Recently, a New Jersey man, J.D., filed suit against his former Spanish teacher, Ratner, for the abuse she committed against him when he was sixteen years old and a student in her class. This case was covered by the media (see i.e., N.J. teacher accused of sex with student 30 years ago placed on leave; Why this N.J. teacher is shielded from sex-with-student charge).

Many of the comments on these stories question why a student can bring a sexual assault claim stemming from sexual abuse thirty years ago. In New Jersey, the standard statute of limitations for any and all personal injuries, including sexual abuse, require that all personal injury cases commence within two years.  See N.J.S.A. 2A:14-2 and 2A:61 B-1 (b).

However, with sexual abuse, the statute of limitations is essentially put on pause where the victim has suffered from psychological, physical, mental or emotional problems as a result of the abuse and has not fully realized the scope of the abuse. The statute of limitations does not begin to run until the victim of the sexual abuse both realizes that he/she is a victim of sexual abuse AND relates the sexual abuse to the physical, psychological, mental and emotional harm that they have suffered.

Victims of child sexual assault and abuse do indeed suffer greatly. Studies that there is “a powerful relationship between our emotional experiences as children and our physical and mental health as adults….traumatic emotional experiences in childhood (grow) into organic disease later in life.”10 (Felitti, Vincent J., MD. “The Relationship of Adverse Childhood Experiences to Adult Heath: Turning Gold into Lead.” Kaiser Permanente Medical Care Program., n.p., 2002. Web. ).  Many victims of childhood sexual abuse experience alcohol abuse, drug abuse, chronic depression, morbid obesity, diabetes, hypertension, coronary artery disease and many other effects.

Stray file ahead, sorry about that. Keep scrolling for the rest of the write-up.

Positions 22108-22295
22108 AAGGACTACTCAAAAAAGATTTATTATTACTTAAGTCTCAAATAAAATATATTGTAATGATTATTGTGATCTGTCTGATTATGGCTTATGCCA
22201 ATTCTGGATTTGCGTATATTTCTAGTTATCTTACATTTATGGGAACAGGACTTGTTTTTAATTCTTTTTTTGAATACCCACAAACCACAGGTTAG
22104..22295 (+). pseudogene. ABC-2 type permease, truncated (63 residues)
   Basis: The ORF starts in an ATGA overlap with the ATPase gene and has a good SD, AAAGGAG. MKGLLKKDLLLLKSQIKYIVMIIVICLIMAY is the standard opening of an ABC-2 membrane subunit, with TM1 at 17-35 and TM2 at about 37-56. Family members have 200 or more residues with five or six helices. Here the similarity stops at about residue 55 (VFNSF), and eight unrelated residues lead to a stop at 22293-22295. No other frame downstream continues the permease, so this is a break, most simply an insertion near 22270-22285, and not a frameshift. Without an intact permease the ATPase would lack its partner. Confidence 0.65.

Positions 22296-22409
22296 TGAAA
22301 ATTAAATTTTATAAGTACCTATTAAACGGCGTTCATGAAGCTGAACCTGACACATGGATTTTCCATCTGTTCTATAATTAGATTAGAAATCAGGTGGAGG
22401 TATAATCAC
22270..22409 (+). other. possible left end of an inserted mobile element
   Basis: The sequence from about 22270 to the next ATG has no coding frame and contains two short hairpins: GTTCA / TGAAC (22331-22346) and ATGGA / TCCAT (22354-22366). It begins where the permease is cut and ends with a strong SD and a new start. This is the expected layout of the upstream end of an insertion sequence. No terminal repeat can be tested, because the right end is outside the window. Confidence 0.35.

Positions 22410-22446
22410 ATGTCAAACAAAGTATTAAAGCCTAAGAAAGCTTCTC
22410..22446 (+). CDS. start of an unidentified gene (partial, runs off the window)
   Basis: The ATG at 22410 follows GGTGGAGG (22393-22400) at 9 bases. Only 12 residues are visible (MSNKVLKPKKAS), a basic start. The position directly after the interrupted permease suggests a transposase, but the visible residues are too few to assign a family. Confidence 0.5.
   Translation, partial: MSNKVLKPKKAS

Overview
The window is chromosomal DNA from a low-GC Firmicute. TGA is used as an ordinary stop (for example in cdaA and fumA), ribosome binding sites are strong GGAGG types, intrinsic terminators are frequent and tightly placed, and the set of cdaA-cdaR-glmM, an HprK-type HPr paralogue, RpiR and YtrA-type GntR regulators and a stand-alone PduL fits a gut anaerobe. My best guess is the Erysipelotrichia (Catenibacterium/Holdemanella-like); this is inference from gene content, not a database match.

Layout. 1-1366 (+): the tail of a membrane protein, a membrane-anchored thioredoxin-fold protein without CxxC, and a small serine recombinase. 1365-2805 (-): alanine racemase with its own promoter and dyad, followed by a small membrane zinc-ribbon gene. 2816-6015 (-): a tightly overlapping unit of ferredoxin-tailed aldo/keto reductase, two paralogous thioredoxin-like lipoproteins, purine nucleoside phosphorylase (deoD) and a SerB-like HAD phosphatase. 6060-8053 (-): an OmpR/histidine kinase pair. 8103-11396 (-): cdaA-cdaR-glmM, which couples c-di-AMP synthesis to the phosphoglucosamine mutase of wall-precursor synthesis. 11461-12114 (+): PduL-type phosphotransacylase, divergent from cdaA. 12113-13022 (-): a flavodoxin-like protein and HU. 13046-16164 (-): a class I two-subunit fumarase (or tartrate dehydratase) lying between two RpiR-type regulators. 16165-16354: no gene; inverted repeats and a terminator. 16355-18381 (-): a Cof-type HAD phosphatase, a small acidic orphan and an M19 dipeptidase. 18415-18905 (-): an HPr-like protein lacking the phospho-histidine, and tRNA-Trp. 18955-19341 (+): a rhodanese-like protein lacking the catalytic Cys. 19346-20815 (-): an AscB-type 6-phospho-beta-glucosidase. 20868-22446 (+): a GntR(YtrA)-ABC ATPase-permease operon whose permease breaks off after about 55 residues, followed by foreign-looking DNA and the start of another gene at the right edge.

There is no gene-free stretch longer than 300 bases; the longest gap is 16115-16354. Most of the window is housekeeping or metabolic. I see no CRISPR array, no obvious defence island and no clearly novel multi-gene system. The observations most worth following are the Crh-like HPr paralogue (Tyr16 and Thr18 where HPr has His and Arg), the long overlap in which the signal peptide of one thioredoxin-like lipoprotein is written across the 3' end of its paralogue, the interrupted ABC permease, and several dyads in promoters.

In the case of J.D., the sexual abuse by his Spanish teacher continued for nine years and she twice became pregnant. Both pregnancies ended in abortions. Following the abuse, J.D. continued to be involved with Ratner and her family. However, in 2013, J.D. started to have intense and frequent panic attacks. He had to be hospitalized and was diagnosed with depression and anxiety disorder.

The diagnosis prompted counselor’s visits and treatment that ultimately resulted in a breakthrough on May 14, 2015, during which J.D. realized sexual abuse was to blame for his emotional issues. Because J.D. did not realize that he was a victim of sexual abuse and that sexual abuse was the cause of his ongoing psychological and emotional harm until May 14, 2015, the statute of limitations on J.D.’s case did not begin to run until May 14, 2015.

J.D.’s delayed realization that the “relationship” he experienced was actually sexual abuse is not uncommon. Data on sexual abuse victims tells us that the trauma involved in sexual abuse is difficult to not only understand but also to process. (Summit, Roland, C. M.D., “The Child Sexual Abuse Accommodation Syndrome.”, Child Abuse & Neglect, Vol. 7). Many children who are victims of sexual abuse will repress or deny their memories in order to function in daily life. Many victims of sexual abuse are ill-equipped on their own to deal with these issues. They are afraid to come forward for fear of unbelief; that they are lying, and that they are manipulating and fearful of being rejected or abused again.